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The doctrine of Pratītyasamutpāda (Sanskrit: प्रतित्यसमुत्पादा) or Paticcasamuppāda (Pāli: पतिचसमुपादा; Tibetan: rten.cing.'brel.bar.'byung.ba; Chinese:縁起) Dependent Arising is an important part of Buddhist metaphysics. Common to all Schools of Buddhism, it states that phenomena arise together in a mutually interdependent web of cause and effect. It is variously rendered into English as "dependent origination," "conditioned genesis," "dependent co-arising," "interdependent arising," etc.
The enlightenment (Bodhi) of the Buddha Gautama was simultaneously his liberation from suffering (dukkha) and his insight into the nature of the universe – particularly the nature of the lives of ‘sentient beings’ (principally humans and animals). What the Buddha awakened to (Bodhi means ‘to awaken’) was the truth of dependent origination.
This is the understanding that any phenomenon ‘exists’ only because of the ‘existence’ of other phenomena in an incredibly complex web of cause and effect covering time past, time present and time future. This concept of a web is symbolized by Indra's net, a multidimensional spider's web on which lies an infinite amount of dew drops or jewels, and in these are reflected the reflections of all the other drops of dew ad infinitum.
Stated in another way, the idea is that everything depends on everything else. For example, an human being's existence in any given moment is dependent on the conditions of everything else in the world (and indeed the universe) at that moment but, conversely, the conditions of everything in the world in that moment depend in an equally significant way on the character and condition of that human being. Everything in the universe is interconnected through the web of cause and effect so that the whole and the parts are mutually interdependent. The character and condition of entities at any given time are intimately connected with the character and condition of all other entities that superficially may appear to be unconnected or unrelated.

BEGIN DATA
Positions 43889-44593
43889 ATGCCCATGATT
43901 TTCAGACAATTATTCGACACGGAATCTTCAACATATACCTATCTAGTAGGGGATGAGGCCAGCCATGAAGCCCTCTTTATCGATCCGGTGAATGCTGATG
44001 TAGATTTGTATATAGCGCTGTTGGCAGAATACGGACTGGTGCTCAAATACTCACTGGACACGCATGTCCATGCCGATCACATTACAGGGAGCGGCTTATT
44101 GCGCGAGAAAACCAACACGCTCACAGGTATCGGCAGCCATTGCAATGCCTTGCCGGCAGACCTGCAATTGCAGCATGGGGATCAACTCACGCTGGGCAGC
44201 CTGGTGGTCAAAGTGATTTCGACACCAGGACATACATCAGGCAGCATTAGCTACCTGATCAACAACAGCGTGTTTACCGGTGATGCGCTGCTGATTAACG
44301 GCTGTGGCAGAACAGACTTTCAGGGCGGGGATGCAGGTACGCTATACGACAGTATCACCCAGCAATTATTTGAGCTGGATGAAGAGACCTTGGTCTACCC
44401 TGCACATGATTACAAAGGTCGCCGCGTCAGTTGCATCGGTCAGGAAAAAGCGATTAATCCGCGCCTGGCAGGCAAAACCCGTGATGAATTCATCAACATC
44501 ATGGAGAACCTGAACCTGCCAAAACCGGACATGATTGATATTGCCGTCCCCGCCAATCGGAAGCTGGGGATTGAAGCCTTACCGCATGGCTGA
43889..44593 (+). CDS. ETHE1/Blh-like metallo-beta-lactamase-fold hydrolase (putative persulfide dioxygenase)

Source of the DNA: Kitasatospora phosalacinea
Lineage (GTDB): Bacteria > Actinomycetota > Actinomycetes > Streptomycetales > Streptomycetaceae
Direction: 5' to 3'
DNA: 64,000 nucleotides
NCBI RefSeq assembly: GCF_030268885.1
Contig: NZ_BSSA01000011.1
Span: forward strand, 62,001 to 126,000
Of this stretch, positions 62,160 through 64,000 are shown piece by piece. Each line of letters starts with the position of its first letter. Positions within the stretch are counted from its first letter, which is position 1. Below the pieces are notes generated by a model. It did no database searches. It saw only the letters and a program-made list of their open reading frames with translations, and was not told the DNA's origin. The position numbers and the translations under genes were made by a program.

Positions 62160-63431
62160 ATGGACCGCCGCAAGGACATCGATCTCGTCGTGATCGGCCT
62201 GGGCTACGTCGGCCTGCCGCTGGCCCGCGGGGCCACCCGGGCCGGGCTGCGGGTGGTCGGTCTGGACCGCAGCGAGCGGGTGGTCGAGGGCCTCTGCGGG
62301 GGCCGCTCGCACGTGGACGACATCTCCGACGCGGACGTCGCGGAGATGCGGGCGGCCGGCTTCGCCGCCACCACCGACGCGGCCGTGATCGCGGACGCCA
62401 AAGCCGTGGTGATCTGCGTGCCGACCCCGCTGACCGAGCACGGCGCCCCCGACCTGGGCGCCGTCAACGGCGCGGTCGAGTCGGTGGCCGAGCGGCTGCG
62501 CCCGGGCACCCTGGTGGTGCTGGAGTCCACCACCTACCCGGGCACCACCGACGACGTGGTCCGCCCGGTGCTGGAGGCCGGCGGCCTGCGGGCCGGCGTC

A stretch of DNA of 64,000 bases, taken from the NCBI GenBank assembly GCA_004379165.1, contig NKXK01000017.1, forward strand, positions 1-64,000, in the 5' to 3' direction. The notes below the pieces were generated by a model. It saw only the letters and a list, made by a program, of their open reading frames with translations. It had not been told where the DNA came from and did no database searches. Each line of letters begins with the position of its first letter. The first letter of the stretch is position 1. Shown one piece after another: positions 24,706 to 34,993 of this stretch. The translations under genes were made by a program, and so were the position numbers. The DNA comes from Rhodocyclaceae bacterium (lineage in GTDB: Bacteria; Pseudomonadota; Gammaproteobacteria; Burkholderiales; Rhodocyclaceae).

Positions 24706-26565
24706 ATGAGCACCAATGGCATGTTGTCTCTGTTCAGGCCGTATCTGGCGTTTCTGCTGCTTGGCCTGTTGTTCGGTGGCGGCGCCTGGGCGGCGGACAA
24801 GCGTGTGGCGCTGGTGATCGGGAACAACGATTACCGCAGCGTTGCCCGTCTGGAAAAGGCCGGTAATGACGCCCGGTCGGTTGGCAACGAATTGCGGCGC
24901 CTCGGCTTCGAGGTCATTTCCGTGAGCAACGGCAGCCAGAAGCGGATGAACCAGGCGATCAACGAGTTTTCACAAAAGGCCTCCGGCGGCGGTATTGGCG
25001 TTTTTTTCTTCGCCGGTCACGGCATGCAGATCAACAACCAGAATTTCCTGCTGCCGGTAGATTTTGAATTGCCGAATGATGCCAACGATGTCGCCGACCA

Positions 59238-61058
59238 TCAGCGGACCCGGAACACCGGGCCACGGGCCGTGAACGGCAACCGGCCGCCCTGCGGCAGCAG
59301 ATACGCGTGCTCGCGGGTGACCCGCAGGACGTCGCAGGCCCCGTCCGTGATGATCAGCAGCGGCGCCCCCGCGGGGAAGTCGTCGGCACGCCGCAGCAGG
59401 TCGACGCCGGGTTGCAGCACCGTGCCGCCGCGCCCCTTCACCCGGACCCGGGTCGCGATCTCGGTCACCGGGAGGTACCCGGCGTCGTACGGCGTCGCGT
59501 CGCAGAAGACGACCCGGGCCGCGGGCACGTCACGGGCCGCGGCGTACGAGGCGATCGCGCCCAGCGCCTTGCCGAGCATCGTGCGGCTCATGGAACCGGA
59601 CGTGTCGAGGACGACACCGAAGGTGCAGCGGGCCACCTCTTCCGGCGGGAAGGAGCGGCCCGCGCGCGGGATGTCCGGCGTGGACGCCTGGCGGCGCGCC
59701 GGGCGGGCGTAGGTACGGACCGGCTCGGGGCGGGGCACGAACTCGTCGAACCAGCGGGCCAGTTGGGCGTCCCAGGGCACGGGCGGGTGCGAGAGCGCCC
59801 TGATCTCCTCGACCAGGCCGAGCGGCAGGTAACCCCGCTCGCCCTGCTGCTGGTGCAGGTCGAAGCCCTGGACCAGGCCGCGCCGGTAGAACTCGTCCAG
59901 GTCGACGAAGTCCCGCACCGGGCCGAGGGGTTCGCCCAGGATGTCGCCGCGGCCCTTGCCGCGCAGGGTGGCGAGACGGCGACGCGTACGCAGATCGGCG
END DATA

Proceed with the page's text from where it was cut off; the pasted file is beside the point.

Because all things are thus conditioned and transient (anicca), they have no real independent identity (anatta) so do not truly ‘exist’, though to ordinary minds this appears to be the case. All phenomena are therefore fundamentally insubstantial and ‘empty’ (sunya).
Wise human beings, who ‘see things as they are’ (yatha-bhuta-ñana-dassana), renounce attachment and clinging, transform the energy of desire into awareness and understanding, and eventually transcend the conditioned realm of form becoming Buddhas or Arhats.
A general formulation of this concept goes:
- With this as condition,
- That arises.
- With this NOT as condition,
- That does NOT arise.
An example to illustrate:
You go on summer holiday to a hot climate, such as Arizona, Spain or Australia. It's a hot clear day and you're sunbathing by the hotel pool with the sun beating down on you. You will begin to feel hot, sweaty, uncomfortable, and soon feel thirsty. You go get yourself a drink to quench your thirst, and think "It's too hot to sit by the pool today, I'm going back to my hotel room where it's cooler, to read for a while".
- With "hot summer sun" as condition,
- Sweat, thirst and discomfort arises.
- With "cool hotel room" as condition,
- Sweat, thirst and discomfort do NOT arise.
This draws attention to the constant flux of "Coming to be, and Ceasing to be" that is happening all the time. All phenomena are subject to this unending interaction. And since all phenomena are dependent on other phenomena, they are all transient and impermanent.
The general formulation has two very well known applications.
Four Noble TruthsEdit
The first application is to suffering, and is known as the Four Noble Truths: